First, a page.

New Yorkers are self-aware enough to admit that Fashion Week is just as much about the clothes as it is about the hype, and nowhere does the hype thrive more shamelessly than at the exclusive and invite-only afterparties that happen throughout the week. One of the most anticipated afterparties of the season was that of French-Belgian designer Ludovic de Saint Sernin, whose genderfluid pieces blend elements of queer sexuality, club culture and the 90s. For his NYFW debut, de Saint Sernin channelled Robert Mapplethorpe, a queer artist who had an indelible impact on Downtown culture before he died of AIDS-related complications in 1989.
The afterparty happened at the Boom Boom Room in Chelsea, and attendees included Kelela, Bretman Rock, Denzel Dion, Prabal Gurung, Xunami Muse, Honey Balenciaga, and others. When I arrived around midnight with some friends, there was a line that stretched down half the block and for at least 20 minutes, didn’t move at all. In line with us were designers, influencers, and models — and a group of girls who thought it was just a regular night at Le Bain (they went elsewhere after a few minutes). Half an hour later, we found our way inside.
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If you haven’t been, The Boom Boom Room is located on the 18th Floor of the Standard Hotel and you have to take an elevator to get there. Its grandiose gilded interior is an ode to 1940s clubs and it has some of the best views of any venue, with floor-to-ceiling windows all around and a clear line of vision toward the Empire State Building. The crown jewel of the space is a giant tree-inspired centerpiece that towers high above the bar.
As suspected, the party was extremely crowded, but the energy was high, courtesy of an open bar and uptempo sets by Juliana Huxtable, X3butterfly, River Moon, Fashion LaBeija, and Katie Rex. It was sweaty and sometimes uncomfortable, but that’s exactly how it’s supposed to be. Unlike some other New York Fashion Week afterparties, which can feel a little stiff and networky, this one actually felt like going to the club, and one that was actually fun. Each corner felt like a celebration of New York queer culture, the exact type of space that Mapplethorpe would probably have loved to see: Next to the space’s red piano were girls dancing in mesh tops, people posed dramatically in their elaborate and colorful fits near the entrance and on the dance floor, I rubbed shoulders and ended up dancing for hours alongside socialite Croix Sinclair, Leak designer Louis Dorantes, Pedro Vidallon and Paul Tran, founders of the queer Asian collective Bubble T.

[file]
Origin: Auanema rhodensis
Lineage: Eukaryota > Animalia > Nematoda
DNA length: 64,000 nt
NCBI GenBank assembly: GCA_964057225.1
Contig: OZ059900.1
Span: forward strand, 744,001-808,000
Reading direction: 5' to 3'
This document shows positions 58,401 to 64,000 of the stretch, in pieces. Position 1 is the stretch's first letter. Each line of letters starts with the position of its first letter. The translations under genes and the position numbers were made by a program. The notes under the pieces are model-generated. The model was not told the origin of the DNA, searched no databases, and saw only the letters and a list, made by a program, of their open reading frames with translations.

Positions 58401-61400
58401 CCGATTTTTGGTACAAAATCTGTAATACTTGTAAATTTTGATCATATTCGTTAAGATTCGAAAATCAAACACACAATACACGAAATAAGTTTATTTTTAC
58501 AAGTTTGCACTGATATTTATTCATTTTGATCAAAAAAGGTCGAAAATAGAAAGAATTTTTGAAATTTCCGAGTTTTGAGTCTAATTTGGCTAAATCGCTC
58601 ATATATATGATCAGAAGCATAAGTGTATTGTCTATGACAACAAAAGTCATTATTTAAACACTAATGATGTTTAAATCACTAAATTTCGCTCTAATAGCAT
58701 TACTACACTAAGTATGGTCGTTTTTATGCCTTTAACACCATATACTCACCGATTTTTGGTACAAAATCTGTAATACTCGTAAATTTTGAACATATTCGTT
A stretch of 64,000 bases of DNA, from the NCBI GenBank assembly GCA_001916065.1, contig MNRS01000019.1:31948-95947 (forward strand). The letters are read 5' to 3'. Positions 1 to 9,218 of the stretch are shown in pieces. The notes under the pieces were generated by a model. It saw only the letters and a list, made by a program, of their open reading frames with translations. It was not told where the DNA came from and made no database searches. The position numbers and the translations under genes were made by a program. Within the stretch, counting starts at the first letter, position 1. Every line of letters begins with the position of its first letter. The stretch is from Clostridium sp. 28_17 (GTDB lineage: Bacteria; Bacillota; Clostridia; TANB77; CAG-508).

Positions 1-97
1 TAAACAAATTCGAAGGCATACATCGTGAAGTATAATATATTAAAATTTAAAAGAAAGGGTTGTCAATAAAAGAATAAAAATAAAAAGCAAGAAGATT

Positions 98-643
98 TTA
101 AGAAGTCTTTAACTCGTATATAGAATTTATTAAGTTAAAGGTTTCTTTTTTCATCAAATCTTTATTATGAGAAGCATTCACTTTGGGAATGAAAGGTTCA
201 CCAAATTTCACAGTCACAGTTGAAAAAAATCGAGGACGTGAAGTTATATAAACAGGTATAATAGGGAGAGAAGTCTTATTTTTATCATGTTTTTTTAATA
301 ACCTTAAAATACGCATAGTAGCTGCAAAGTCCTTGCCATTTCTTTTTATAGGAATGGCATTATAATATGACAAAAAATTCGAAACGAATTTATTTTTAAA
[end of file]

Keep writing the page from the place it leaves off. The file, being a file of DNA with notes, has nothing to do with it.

Perhaps one of the reasons the space felt so freeing was because of the nature of what it was. De Saint Sernin is one of the few designers who is pushing gender fluid clothes on such a large platform, and the fashion week collaboration with the Robert Mapplethorpe Foundation, which provides grants for HIV/AIDS research and prevention, allowed a community to rally around it. De Saint Sernin has said that he’s deeply influenced by Mapplethorpe ever since he read Patti Smith’s Just Kids, which takes place at The Hotel Chelsea just blocks from where the afterparty took place.
“Mapplethorpe had the audacity to share his fantasy with the world and I think that’s really powerful, because he helped a lot of people, including myself, to really be daring and embody every part of ourselves,” de Saint Sernin told Vogue.
If the afterparty at the Boom Boom room is a slice of Ludovic de Saint Sernin’s world, then we have something to be excited about.